September 3, 2020
By Alisa Kim
Efforts to reform the health system and provide Canadians with more patient-centred care require a clearer understanding of the needs, values and perspectives of all its users. That is the rationale behind a new study published jointly by researchers from the North American Observatory on Health Systems and Policies (NAO) and the Ontario Medical Association (OMA).
“Despite the growing body of research and advocacy around patient-centered care, there is still a prevailing view that patients are a homogenous group,” says Dr. Sara Allin, an assistant professor at the Institute of Health Policy, Management and Evaluation (IHPME) and director of operations at NAO. “We hope the results of this study, and the attention they draw to the different needs and preferences across sub-populations, may inform patient-centered integration efforts particularly as Ontario Health Teams develop.”
The report is based on a sweeping review of published research into the experiences of Canadian patients and caregivers across various health and life stages. It aims to paint a comprehensive picture of how Canadians view the health care system, with the goal of enacting health care reforms that meet the needs of different groups. Senior leaders from the OMA provided critical feedback in conceptualizing the study and developing the analytical framework, Allin says.
The researchers identified five common themes across different health care users. The researchers found that, in general, Canadians desire personalized care that is culturally sensitive and free of discrimination. They also want access to information on resources and how to navigate the system. Choice in treatment and care settings, holistic and nonmedical supports, and regular contact with the same team of providers and coordination of services were also expressed needs.
“We expected that some experiences and preferences would be common across specific populations, while at the same time, there would be some nuances around what populations emphasize within themes. Our aim was to draw out these meaningful differences in order to understand how health system reform efforts may be aligned with these needs,” says Dr. Allie Peckham, lead author of the study and an associate at NAO.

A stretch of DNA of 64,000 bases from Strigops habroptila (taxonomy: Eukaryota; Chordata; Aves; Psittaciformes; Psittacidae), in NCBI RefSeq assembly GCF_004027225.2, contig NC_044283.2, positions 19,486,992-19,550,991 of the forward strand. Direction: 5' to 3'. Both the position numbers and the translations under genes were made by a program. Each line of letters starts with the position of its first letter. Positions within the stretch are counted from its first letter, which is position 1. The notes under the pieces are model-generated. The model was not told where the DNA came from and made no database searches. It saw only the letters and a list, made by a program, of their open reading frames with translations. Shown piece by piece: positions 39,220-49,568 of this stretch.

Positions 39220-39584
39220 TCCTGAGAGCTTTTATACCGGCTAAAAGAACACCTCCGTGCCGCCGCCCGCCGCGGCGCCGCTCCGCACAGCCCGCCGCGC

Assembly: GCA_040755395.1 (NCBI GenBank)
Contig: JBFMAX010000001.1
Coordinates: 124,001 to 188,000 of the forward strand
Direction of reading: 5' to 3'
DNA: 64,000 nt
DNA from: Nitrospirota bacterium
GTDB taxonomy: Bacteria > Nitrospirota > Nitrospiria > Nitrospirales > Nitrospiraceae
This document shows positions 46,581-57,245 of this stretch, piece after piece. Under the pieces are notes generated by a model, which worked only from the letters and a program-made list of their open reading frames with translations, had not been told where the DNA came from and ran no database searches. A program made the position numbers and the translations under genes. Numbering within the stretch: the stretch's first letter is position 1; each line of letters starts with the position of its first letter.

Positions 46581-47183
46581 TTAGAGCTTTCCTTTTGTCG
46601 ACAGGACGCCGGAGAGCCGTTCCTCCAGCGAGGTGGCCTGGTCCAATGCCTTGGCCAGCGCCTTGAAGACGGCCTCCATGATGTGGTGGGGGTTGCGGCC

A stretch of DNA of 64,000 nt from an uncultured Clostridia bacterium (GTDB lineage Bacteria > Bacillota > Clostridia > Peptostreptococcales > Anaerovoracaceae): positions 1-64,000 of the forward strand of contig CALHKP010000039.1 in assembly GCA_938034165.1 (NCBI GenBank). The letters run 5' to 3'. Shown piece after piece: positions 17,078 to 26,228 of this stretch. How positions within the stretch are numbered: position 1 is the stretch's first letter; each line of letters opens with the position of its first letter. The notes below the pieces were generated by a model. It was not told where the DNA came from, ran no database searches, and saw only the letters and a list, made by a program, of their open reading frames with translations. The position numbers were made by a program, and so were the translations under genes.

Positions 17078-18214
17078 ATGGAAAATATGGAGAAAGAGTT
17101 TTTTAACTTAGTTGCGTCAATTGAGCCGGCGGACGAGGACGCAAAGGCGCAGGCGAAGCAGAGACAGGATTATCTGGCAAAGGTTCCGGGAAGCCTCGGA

The report was co-authored by Dr. Gregory Marchildon, founding director of the NAO and a professor at IHPME, and Husayn Marani and Reham Abdelhalim, PhD candidates at IHPME. The importance of the study’s findings are underscored by the COVID-19 pandemic and the disproportionate impact of the disease on older adults, racialized people and those from a lower-income bracket—all of which highlight the need for patient-centred care. Data from Toronto Public Health, show for instance, that while Black people make up nine per cent of the city’s population, they account for 21 per cent of reported cases.
“This important research shows us that patients continue to experience prejudices in the health care system and want care that is free of racism, language barriers and discrimination toward religions, cultures, gender identities and socioeconomic status,” says Dr. Samantha Hill, president of the OMA. “Physicians have always known how important it is to provide personalized and appropriate care and encourage a system-wide approach to addressing the concerns raised by patients.”
Allin says that responding effectively to the challenges of the global health crisis will therefore require an understanding of how different populations experience the health care system. “It was interesting to see that while there were some common themes in patient experiences, there were nuances in how these themes were expressed by patients in different health and life stages. Moving toward a patient-centered health system will require appreciation of these variations across patient populations and sub-populations.”